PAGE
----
London - Canadian Affair, the UK's largest tour operator to Canada, and its sister company Air Transat, will make history on May 12th with the introduction of the first ever low-cost long-haul service from Heathrow Airport. The twice-weekly non-stop service to Toronto will depart each Saturday and Sunday from Heathrow, flying direct non-stop to Toronto Pearson International Airport, the closest and most convenient international arrival point for the city. Fares start from £99 one-way, including taxes and charges, and its lowest return fares of £198 are widely available. Currently, direct non-stop flights between Heathrow and Canada are only offered by the national flag carriers, so the new flights mark a milestone for leisure travellers from the London gateway, offering the lowest fares with quality service. Flights will be operated by a wide-bodied Air Transat Airbus A310 aircraft, offering a choice of two classes. Economy Class passengers will enjoy leather seats, complimentary hot meals with complimentary non-alcoholic beverages and a range of in-flight entertainment. For a little extra, travellers can upgrade to Club Class, and enjoy many benefits such as extra-wide leather seats with a 35-inch pitch, dedicated check-in and priority boarding, extra luggage allowance, a welcome onboard drink, a complimentary bar service throughout the flight and a four-course meal from a wide-ranging menu and wine list. The new service will operate from Heathrow's Terminal 2, with flight TS545 departing at 4.05pm every Saturday and arriving in Toronto at 7.15pm local time. On Sundays**, flight TS645 will depart at 2.05pm, arriving at 5.15pm. Return flights depart Toronto at 11.55pm every Friday and Saturday, arriving into Heathrow at 12.15pm the following day. (All times local).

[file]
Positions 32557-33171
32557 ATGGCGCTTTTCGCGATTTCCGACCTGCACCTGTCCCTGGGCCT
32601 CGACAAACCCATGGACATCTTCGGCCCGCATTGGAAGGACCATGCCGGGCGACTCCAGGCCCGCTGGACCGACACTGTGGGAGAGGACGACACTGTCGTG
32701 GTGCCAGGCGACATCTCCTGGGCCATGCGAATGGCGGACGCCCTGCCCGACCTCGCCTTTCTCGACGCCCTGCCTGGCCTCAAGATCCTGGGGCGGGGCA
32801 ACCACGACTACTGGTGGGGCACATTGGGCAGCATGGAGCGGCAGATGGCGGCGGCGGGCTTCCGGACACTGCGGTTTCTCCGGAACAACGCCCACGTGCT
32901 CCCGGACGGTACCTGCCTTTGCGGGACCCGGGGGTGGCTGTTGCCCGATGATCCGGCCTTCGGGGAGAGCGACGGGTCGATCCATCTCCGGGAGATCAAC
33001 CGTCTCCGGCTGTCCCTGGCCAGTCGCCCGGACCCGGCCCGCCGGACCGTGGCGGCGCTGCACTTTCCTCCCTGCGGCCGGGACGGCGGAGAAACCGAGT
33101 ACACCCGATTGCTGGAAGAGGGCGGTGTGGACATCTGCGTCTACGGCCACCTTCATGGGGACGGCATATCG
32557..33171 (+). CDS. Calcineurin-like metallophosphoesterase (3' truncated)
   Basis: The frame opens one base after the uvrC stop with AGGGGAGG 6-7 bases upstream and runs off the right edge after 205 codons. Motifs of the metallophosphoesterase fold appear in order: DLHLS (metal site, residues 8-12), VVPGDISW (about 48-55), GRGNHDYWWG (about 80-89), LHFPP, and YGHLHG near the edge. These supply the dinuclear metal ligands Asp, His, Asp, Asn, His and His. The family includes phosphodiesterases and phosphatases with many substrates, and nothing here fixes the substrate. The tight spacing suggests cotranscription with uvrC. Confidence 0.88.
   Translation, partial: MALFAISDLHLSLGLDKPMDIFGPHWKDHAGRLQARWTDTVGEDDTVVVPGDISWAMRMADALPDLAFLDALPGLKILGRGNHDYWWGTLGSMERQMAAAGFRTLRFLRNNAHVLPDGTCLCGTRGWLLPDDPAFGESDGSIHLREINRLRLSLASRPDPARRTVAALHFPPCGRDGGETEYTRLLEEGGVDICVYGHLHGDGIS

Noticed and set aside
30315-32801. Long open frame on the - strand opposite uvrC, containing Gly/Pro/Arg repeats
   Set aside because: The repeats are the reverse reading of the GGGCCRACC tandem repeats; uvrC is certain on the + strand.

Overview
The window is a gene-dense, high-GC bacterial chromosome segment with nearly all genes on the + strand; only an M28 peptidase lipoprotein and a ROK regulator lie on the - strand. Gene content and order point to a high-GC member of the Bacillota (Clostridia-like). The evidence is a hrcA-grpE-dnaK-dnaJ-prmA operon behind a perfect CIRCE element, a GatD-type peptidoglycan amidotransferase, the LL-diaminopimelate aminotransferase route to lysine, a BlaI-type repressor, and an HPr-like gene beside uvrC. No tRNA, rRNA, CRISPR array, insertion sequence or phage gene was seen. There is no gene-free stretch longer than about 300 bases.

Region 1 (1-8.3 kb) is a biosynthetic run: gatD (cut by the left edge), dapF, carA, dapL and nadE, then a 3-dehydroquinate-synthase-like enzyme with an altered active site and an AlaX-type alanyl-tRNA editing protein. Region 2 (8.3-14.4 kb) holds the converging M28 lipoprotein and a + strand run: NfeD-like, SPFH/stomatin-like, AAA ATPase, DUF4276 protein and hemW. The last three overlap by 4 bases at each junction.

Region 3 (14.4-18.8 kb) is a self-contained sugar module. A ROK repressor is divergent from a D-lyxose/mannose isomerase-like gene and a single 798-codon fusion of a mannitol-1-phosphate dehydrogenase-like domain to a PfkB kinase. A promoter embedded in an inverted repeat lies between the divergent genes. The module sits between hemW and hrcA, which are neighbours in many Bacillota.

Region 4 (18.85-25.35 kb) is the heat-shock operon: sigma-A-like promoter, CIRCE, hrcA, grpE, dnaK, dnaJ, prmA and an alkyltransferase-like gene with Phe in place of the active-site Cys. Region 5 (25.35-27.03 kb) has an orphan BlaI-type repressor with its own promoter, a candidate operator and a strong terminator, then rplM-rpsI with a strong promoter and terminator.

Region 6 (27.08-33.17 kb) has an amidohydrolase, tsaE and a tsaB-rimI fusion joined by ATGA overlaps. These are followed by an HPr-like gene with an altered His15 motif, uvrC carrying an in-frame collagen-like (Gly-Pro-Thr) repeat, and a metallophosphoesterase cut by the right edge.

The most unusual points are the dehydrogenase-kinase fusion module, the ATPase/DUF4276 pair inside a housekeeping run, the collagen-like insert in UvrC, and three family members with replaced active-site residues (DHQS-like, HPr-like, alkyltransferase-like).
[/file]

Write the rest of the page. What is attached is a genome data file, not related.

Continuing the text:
The United Airlines flight attendant with number one seniority has retired.